Make moving art inspired by the kinetic sculpture of Harry Bertoia.

Categories
Art Behind the Scenes Collection Contemporary

The Man That Time Forgot: Duane Hanson’s “Janitor”

Time changes everyone—or almost everyone. Through the years, the Janitor has remained a constant in the galleries of the Milwaukee Art Museum.

Categories
Art Collection Contemporary Education

Brighten Your Day with Sunny

Gray, long-haired dog sitting in a field by the lake with its tongue out
Alex Katz, Sunny #4, 1971. Oil on canvas. Gift of Mrs. Harry Lynde Bradley. Photo by John R. Glembin. © 2019 Alex Katz/Artist Rights Society (ARS), New York
Gray, long-haired dog sitting in a field by the lake with its tongue out
Alex Katz, Sunny #4, 1971 (detail). Oil on canvas. Gift of Mrs. Harry Lynde Bradley. Photo by John R. Glembin. © 2019 Alex Katz/Artist Rights Society (ARS), New York

“Have you ever walked past Sunny #4 and not smiled?” That was the question Mrs. Kari Hahm, a teacher at Zion Lutheran School, posed to the Museum when she recently shared the chalk drawings her students made, at home, of Alex Katz’s Sunny #4.

Categories
Art Collection Contemporary Education Studio at Home

Kohl’s Art Generation Studio at Home: Shape and Line

Abstract art with black and white shapes
Al Held, Inversion XIII, 1977 (detail). Acrylic on canvas, 96 × 144 1/4 in. (243.84 × 366.4 cm). Gift of Herbert H. Kohl Charities, Inc. M1983.208 Photo by P. Richard Eells © 2017 Al Held Foundation, Inc. / Licensed by Artists Rights Society (ARS), New York
Abstract art with black and white shapes
Al Held, Inversion XIII, 1977. Acrylic on canvas, 96 × 144 1/4 in. (243.84 × 366.4 cm). Gift of Herbert H. Kohl Charities, Inc. M1983.208 Photo by P. Richard Eells © 2017 Al Held Foundation, Inc. / Licensed by Artists Rights Society (ARS), New York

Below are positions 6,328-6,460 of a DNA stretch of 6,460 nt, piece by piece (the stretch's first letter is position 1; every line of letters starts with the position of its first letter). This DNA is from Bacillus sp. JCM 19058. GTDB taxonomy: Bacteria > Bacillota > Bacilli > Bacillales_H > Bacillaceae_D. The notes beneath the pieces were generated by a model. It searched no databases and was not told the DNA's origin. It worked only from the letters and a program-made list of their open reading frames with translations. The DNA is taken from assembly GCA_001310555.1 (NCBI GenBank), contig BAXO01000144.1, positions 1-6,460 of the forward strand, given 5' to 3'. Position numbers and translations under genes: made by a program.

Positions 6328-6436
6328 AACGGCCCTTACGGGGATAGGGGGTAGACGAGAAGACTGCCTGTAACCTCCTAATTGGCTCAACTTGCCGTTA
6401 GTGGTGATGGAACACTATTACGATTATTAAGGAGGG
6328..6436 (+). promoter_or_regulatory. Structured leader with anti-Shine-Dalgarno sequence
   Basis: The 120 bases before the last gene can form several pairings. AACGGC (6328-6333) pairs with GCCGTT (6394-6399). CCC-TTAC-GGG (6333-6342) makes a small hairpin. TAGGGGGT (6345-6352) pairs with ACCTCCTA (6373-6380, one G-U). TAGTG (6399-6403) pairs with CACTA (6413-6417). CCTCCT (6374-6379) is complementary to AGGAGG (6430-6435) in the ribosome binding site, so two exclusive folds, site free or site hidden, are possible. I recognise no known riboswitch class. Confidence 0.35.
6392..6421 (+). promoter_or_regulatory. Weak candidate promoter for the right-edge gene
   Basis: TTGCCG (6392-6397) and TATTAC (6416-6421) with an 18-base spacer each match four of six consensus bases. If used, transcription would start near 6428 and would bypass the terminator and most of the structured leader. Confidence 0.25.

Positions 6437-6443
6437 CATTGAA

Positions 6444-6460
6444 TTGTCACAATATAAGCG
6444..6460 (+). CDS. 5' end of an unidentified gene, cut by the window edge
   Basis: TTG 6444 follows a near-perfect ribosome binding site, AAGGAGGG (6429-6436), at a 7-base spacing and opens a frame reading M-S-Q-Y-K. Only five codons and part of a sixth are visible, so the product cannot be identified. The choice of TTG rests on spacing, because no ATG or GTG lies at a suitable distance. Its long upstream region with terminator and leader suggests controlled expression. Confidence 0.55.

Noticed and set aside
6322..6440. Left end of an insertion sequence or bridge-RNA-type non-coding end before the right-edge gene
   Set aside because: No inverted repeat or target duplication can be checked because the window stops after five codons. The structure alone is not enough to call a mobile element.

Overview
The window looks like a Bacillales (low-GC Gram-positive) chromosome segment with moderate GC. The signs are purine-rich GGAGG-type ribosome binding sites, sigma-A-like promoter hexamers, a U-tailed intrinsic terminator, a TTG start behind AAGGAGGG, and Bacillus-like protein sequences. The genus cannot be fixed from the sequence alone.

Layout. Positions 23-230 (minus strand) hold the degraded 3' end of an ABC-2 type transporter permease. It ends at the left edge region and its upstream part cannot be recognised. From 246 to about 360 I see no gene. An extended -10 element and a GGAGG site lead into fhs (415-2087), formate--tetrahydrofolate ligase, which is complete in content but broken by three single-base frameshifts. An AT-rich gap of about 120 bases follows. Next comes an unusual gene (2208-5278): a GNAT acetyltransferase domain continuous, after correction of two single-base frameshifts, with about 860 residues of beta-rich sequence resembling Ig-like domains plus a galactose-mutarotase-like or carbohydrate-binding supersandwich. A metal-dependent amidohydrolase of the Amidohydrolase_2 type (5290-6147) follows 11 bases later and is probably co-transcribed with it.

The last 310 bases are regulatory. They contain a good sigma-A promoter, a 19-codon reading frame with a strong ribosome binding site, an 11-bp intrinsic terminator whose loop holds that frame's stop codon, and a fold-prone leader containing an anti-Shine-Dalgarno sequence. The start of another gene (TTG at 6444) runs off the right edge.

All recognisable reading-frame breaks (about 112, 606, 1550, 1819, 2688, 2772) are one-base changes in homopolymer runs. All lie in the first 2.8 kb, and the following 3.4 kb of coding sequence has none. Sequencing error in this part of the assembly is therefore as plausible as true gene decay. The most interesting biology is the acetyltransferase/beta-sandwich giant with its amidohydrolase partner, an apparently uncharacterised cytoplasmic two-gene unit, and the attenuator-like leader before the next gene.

American artist Al Held (1928–2005) was an abstract painter, most famous for his large-scale, geometric works. His paintings are full of circles, squares, cubes, and other geometric shapes and forms that overlap. In the painting below, he used a masking technique to create lines with sharp edges. He masked (covered) the white sections with tape and painted the remaining sections black.

Here’s how you can make your own geometric painting using materials you may already have at home:

Categories
Art Behind the Scenes Collection Contemporary Curatorial Prints and Drawings

From the Vault: Rubber Stamp Portfolio, 1977

Tom Wesselmann (American, 1931–2004), Shiny Nude, from the Rubber Stamp Portfolio, 1976, published 1977. Rubber stamp print, printed in color. Image: 5 7/8 × 5 11/16 in. (14.92 × 14.45 cm); sheet: 8 × 8 in. (20.32 × 20.32 cm). Gift of Virginia M. and J. Thomas Maher III M1994.263.1. © Estate of Tom Wesselmann/Licensed by VAGA, New York, NY.
Tom Wesselmann (American, 1931–2004), Shiny Nude, from the Rubber Stamp Portfolio, 1976, published 1977. Rubber stamp print, printed in color. Image: 5 7/8 × 5 11/16 in. (14.92 × 14.45 cm); sheet: 8 × 8 in. (20.32 × 20.32 cm). Gift of Virginia M. and J. Thomas Maher III M1994.263.1. © Estate of Tom Wesselmann/Licensed by VAGA, New York, NY.

As the Collections Manager of Works on Paper, one of my duties is to facilitate the movement of the prints, drawings and photography in the collection for exhibitions, rotations, loans and viewings for researchers in the Herzfeld Study Center.

Our works on paper storage vault is organized into logical, easy-to-use groupings by size, century, nationality and then by artist’s last name (OK; it’s highly organized).

While pulling a print to go on view in the galleries, I stumbled upon a print by Carl Andre from a portfolio that I have never worked with before.

Categories
20th and 21st Century Design Art Collection Contemporary Curatorial Modern

Dandelions and Deck Chairs: Harry Bertoia

Harry Bertoia (American, b. Italy, 1915–1978), Dandelion, 1970. Gold-plated bronze and beryllium. Milwaukee Art Museum, Gift of Mrs. Harry Lynde Bradley M1975.131. Photo credit: P. Richard Eells. © 2010 Estate of Harry Bertoia / Artists Rights Society (ARS), New York
Harry Bertoia (American, b. Italy, 1915–1978), Dandelion, 1970. Gold-plated bronze and beryllium. Milwaukee Art Museum, Gift of Mrs. Harry Lynde Bradley M1975.131. Photo credit: P. Richard Eells. © 2010 Estate of Harry Bertoia / Artists Rights Society (ARS), New York

Now that it’s finally starting to feel like summer, let’s talk about dandelions. Sure, they’re technically weeds, and you probably don’t want them taking over your lawn. But it’s fun to make wishes on the white puffy ones, even if it does scatter seeds and just increases the dandelion population exponentially.